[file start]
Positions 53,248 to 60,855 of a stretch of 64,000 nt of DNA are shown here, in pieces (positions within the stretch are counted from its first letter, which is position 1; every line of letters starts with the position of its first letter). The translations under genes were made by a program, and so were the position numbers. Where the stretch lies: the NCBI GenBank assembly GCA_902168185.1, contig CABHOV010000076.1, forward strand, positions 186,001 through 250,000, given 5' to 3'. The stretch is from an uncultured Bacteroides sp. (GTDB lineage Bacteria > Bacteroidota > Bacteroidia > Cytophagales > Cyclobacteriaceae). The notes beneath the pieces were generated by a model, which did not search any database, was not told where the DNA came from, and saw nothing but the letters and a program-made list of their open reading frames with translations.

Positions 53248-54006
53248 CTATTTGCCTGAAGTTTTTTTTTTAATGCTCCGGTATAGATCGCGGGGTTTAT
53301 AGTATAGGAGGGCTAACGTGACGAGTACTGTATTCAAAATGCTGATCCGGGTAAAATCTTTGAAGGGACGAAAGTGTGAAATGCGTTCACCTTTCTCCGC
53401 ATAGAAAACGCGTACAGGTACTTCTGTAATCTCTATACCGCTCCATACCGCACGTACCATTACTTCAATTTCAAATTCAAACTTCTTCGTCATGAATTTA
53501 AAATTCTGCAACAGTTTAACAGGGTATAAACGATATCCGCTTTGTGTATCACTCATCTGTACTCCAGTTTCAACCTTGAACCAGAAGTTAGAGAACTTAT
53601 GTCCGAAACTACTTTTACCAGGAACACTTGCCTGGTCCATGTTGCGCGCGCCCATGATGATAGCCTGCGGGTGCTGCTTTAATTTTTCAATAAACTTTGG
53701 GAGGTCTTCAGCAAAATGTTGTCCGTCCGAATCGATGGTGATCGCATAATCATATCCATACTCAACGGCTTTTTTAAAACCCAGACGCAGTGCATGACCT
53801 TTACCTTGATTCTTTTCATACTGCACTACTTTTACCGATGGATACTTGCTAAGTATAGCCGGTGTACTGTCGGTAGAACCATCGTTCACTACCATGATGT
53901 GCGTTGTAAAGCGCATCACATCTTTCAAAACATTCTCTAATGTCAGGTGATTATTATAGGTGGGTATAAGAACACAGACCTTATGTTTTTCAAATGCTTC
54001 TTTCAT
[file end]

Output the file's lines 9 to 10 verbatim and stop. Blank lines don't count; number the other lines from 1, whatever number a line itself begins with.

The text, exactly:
53801 TTACCTTGATTCTTTTCATACTGCACTACTTTTACCGATGGATACTTGCTAAGTATAGCCGGTGTACTGTCGGTAGAACCATCGTTCACTACCATGATGT
53901 GCGTTGTAAAGCGCATCACATCTTTCAAAACATTCTCTAATGTCAGGTGATTATTATAGGTGGGTATAAGAACACAGACCTTATGTTTTTCAAATGCTTC